Assumes that no new reform efforts are undertaken.

Assumes increasing the retirement age from 65 to 68 years over 2015–27.

Assumes increasing the retirement age from 65 to 68 years over 2015–27, and reducing benefits by 23 percent (from 65 to 50 percent of the average wage) over 2015–50.

Table V.4.

New Zealand: Pre-Funding Superannuation, Investment Fund Balances in 2100

(As a percent of GDP)

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Source: Staff estimates.

Assumes that no new reform efforts are undertaken.

Assumes increasing the retirement age from 65 to 68 years over 2015–27.

Assumes increasing the retirement age from 65 to 68 years over 2015–27, and reducing benefits by 23 percent (from 65 to 50 percent of the average wage) over 2015–50.

Funding requirements with no parametric benefit reforms

175. Simulations for Option I(no) show that under the most optimistic parameter constellation (9 percent initial real return, 90 percent portfolio allocation to equities), the funding requirement—1.4 percent of GDP—lies in the range of the average planned contribution contained in the BPS over the coming three fiscal years. The underlying stock of assets would be just under 100 percent of GDP in 2100. In contrast, in the most pessimistic scenarios (a 5 percent real initial return on equities and a 50 percent allocation to equities), the annual funding requirement would be 3¾ percent of GDP and the underlying stock of assets would be nearly 300 percent of GDP in 2100.

176. Options II(no), which include three variants of fully funding of all future superannuation outlays, present a more problematic outlook in terms of their feasibility. Under the first variant, Option II(no)-A, which features an immediate transition to full financing, the annual funding requirement ranges from over 5½ percent of GDP in the most optimistic parameter constellation to 8½ percent in the scenario with no equity premium and a 50 percent allocation to equities. Clearly, generating fiscal surpluses of this magnitude over any time horizon would be very difficult to envisage. While Option II(no)-A simulations reflect the strong (and arguably implausible) assumption that all current net expenditure on superannuation is shifted to and financed immediately by the investment fund, Option II(no)–B assumes that this process takes a generation (25 years) to complete, which smooths the transition, and allows the fund to build up resources and benefit from the effect of compounding the equity premium. Nevertheless, the financing requirement for this variant remains onerous, as annual budgetary surpluses ranging from 4¼ percent of GDP to over 8 percent of GDP would be required. Allowing for a long-term transition path (100 years) improves the outlook dramatically, but the financing requirement is still very high, except perhaps under the most aggressive portfolio allocation and the highest returns. Simulations for Option II(no)-C show that a financing requirement ranging from 2¼ percent of GDP to over 6 percent of GDP would be needed to eliminate direct budgetary financing of superannuation expenditures by end-century in the absence of additional benefit reforms. Given that the end-period annual pension expenditure in terms of GDP is the same in all Options II(no)? the end-period stocks would be the same: these range from 167 percent of GDP to over 500 percent of GDP.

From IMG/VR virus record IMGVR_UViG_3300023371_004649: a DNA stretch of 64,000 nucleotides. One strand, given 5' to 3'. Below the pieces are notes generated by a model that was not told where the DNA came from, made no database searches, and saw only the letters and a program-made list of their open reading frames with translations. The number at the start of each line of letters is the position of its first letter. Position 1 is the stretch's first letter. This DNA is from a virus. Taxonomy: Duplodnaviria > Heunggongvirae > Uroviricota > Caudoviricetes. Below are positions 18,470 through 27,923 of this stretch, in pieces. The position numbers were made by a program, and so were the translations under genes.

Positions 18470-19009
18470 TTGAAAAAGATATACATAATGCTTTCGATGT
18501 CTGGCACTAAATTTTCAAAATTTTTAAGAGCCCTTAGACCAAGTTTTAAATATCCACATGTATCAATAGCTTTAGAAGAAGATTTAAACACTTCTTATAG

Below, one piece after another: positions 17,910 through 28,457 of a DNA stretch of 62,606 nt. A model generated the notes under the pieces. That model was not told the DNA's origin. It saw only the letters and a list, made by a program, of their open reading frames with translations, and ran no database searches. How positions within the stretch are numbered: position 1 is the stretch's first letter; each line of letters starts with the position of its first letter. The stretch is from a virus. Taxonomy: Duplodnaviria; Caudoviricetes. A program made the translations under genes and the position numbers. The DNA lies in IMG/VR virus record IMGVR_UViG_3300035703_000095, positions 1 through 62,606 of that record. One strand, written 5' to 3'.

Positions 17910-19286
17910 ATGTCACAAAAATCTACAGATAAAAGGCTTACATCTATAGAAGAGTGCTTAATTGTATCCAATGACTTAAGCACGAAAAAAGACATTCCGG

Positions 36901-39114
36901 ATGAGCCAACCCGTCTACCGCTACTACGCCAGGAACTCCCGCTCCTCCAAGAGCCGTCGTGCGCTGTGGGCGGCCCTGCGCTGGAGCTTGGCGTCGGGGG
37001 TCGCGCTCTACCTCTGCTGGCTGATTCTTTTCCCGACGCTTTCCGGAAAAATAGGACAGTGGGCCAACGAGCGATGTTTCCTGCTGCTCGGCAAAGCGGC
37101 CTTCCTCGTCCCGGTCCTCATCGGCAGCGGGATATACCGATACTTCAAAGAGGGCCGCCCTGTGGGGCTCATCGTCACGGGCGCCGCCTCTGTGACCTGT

177. The tentative conclusion of this set of simulations is that the establishment of a hybrid system (Option I)—in which only the future projected increases in superannuation expenses would be funded—could be seen to be consistent with reasonable operating surpluses diverted annually over the long-term into a public investment fund. However, the transition to a system where all pension outlays are financed by an investment fund, even over a very long period, would be very large except in one optimistic case. Of note, the simulations in this section did not assume any future parametric benefit adjustments to the superannuation system. To the extent that additional reforms could be taken, they would alleviate some of the pressure on the system and, ceteris paribus, bring down the funding requirements to more acceptable levels.

Full funding requirements with an increase in the retirement age